Thumbnail Sketches of the Eight Films I Saw at Full Frame 2015

Having recently returned from the 2015 edition of the Full Frame Documentary Film Festival, in Durham, NC, it seems like a good time to share some brief thoughts about the eight films I saw at the festival this year. The eight films are not listed in any particular order:

  • Peace Officer
  • Hot Type: 150 Years of The Nation
  • 3 1/2 Minutes
  • Tell Spring Not to Come This Year
  • Kingdom of Shadows
  • TERRO(R)
  • The Term
  • DRUNK. STONED. BRILLIANT. DEAD: The Story of the National Lampoon

Peace Officer. This film is one of the award winners from this year’s festival. Few films that I have seen have been on par with this one in terms of the level of engagement of the audience (as measured by enthusiasm of the audience reaction at the end). The film begins with the heart-breaking case of a former Sherriff, where in the very town where he founded the SWAT team, many years after he had moved on to doing other types of work, that very same team was one of the major players in a domestic stand-off that resulted in the death of his son-in-law. The scope of the film broadens to consider other cases where police were involved in incidents resulting in deaths (where deadly force could and should have been avoided), and also looks at the militarization of police forces in general. The man at the center of the story, “Dub” Lawrence, is truly a mensch.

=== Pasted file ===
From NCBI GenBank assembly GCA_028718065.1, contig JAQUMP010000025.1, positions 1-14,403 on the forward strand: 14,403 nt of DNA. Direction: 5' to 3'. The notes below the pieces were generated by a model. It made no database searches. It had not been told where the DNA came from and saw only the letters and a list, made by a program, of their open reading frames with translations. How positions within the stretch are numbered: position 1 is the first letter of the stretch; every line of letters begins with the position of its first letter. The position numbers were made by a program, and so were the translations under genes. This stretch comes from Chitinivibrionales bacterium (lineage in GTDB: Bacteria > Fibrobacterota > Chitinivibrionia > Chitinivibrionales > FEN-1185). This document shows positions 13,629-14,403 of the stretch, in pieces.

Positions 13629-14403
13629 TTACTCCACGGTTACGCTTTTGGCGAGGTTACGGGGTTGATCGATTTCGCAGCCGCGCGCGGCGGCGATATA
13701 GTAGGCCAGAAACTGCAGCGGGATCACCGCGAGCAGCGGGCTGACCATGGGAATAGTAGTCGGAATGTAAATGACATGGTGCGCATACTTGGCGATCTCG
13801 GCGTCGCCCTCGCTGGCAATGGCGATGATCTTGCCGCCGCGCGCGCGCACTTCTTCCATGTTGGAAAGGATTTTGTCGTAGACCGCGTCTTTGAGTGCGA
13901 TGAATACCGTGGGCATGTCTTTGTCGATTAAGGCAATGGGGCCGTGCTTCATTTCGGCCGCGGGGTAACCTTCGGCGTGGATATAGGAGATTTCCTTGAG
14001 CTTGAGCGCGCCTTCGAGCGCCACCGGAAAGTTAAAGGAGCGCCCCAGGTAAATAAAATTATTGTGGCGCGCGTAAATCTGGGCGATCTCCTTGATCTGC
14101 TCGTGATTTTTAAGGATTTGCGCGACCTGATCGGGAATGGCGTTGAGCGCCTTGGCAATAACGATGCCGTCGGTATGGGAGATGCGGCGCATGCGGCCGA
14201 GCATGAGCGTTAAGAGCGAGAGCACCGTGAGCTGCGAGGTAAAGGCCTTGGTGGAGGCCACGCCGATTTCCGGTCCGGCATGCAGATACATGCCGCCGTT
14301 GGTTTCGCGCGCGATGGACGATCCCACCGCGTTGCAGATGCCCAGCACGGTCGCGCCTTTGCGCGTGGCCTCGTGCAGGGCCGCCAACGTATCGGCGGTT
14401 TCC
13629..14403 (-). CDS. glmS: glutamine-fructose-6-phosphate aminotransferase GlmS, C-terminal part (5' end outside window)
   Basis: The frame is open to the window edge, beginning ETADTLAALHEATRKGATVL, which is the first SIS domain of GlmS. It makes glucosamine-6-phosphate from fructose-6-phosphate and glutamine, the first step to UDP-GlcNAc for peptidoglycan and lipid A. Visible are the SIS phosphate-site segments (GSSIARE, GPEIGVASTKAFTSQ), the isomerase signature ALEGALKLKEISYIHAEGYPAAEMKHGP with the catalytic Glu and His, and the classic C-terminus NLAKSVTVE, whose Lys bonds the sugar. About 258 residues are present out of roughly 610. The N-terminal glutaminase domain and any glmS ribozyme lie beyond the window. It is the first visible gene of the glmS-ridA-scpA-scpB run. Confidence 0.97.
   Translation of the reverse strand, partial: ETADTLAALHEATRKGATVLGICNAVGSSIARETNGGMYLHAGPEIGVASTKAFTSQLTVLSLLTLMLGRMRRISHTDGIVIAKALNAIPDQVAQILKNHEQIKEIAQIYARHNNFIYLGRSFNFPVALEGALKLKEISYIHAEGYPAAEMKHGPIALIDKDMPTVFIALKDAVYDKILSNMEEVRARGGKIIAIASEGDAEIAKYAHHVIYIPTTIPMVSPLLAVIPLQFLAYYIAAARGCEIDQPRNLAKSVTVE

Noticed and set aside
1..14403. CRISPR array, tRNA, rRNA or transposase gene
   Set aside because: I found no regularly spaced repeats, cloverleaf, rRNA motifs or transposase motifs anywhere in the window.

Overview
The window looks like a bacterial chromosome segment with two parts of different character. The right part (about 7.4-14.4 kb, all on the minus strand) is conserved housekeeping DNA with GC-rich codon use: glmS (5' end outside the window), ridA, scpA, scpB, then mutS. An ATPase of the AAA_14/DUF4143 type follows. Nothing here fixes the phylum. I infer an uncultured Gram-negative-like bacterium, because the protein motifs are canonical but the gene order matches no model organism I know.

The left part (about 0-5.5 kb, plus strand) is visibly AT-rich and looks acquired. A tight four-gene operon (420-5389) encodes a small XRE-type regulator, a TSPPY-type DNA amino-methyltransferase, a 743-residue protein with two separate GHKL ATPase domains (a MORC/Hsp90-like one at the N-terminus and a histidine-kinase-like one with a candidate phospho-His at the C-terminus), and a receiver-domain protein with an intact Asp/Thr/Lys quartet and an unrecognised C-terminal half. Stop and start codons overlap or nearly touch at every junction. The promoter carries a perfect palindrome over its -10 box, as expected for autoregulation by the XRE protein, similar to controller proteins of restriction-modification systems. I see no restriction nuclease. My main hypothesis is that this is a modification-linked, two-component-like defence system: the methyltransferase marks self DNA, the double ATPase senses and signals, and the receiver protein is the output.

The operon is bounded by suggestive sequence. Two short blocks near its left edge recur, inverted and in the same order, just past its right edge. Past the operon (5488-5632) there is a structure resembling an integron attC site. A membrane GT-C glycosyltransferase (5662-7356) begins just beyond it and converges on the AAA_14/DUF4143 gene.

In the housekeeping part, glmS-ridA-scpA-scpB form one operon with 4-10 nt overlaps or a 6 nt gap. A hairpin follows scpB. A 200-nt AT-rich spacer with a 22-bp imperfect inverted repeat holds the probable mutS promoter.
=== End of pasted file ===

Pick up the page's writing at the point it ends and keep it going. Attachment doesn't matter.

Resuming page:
Hot Type: 150 Years of The Nation. For anyone who has ever read The Nation, either the digital or the print edition, this is a loving look at the news magazine’s origins, how it has evolved, and how it struggles to adapt to remain relevant and reach additional readers, which includes continuing to evaluate its digital strategy. It also includes a close look at how The Nation employs interns in the day-to-day workings of the magazine (many of whom become employees).

3 ½ Minutes. This film is a powerful indictment of Stand Your Ground laws. It focuses on the case of Jordan Davis, who was shot over an argument about loud music in the parking lot of a gas station in St. Petersburg, Florida. The film focuses primarily on the first of two trials that took place (the film crew was allowed to film the entire proceeding), along with extensive interviews of Jordan’s parents. His father, Ron Davis, who was present for the screening of the film at the festival and for Q&A afterward, has since started a foundation and has been touring the country, speaking about his son’s death and what lessons we can all learn from it. Not only do I strongly recommend seeing the film, if you ever have an opportunity to hear Ron Davis speak, embrace that opportunity as well.

Tell Spring Not to Come This Year. This is the only film that I am aware of that focuses on how things are going for the military forces in Afghanistan as they seek to take on responsibility for security (I’m talking about Afghan nationals, not US forces or others from outside the country; specifically, the Afghan National Army). In what is now sadly familiar, the tactics being followed by the ANA bear some resemblance to the tactics they have learned from the US and others, i.e., tactics that are not well-suited to the situation on the ground, which is an insurgency, spearheaded by the Taliban. There are several members of this particular unit of the ANA that are the focus of the narrative, which centers on skirmishes in the Helmand Province where this unit is located.